Where is Montenegro and How Did We End Up Here?
Good question. Montenegro is part of the former Yugoslavia. It borders Croatia (a tiny bit) on the northwest, Albania on the southeast, Serbia on the northeast, and Bosnia and Herzegovina and Serbia to the north and northeast. It’s in the Balkans and the western border is the Adriatic Sea. Across the Adriatic is Italy. Still not clear? Take a look at the map.
It’s a tiny country at 13,800 square kilometers (8, 582 square miles) and 685,000 residents. Montana, our home state of one million people, is 380,000 square kilometers (147,000 square miles). You can fit 27 Montenegros in Montana.
After the break up of Yugoslavia, it became part of Serbia and Montenegro and then became it’s own country in 2006. So, it’s pretty new. Until now, the youngest country we had been to was Slovenia (also a former Yugoslav state), which gained independence in 1991.
Montenegro is a republic, has a prime minister (the man shoved by Donald Trump at a NATO meeting), is part of NATO, and uses the Euro. They speak Montenegrin, which is almost the same as Serbian/Bosnian/Croatian/Slovenian.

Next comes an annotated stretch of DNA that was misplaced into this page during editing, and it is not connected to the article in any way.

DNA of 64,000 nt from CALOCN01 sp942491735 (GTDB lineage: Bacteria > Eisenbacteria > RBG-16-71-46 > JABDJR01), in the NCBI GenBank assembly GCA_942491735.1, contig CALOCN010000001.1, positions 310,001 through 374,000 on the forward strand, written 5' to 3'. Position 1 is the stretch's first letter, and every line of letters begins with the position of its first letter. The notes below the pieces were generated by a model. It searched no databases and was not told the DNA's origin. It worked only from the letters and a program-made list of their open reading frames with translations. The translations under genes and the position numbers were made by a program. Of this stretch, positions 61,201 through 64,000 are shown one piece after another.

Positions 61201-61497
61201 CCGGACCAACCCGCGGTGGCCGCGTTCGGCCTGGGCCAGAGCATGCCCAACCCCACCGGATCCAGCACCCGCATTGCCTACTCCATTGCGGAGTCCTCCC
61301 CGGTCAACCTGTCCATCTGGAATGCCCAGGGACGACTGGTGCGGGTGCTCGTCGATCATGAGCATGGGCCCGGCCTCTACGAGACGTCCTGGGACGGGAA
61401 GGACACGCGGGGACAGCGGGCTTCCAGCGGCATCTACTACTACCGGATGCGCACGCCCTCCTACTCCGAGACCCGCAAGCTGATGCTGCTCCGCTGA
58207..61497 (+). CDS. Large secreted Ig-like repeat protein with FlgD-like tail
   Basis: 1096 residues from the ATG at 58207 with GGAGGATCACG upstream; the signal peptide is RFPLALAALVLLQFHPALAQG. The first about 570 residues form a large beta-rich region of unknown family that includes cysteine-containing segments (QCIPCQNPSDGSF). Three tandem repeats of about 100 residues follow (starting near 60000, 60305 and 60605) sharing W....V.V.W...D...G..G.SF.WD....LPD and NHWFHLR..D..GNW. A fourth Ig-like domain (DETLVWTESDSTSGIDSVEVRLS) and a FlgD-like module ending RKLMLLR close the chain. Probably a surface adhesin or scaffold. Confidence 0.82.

Where is Kotor, Montenegro? The Bay of Kotor is in the northwestern part of the country and it’s a huge, deep bay. Mountains rise up around it, framing the Venetian fortified city of Kotor. When we decided to explore Montenegro, we thought this would be the perfect place to start.
There are a lot of beautiful places to stay on Montenegro’s coast. We are staying near Kotor, but in a residential neighborhood where our patio backs up to Kotor Bay. In the morning, I sit on a deck chair watching the still water reflect the mountains and in the evening the sun sets and the sky turns orange and pink. In between those two times, we leap off our patio and into the Adriatic Sea for at least one swim a day. Of course, we sit behind our computers a lot, too, but I can still see the ocean above my screen.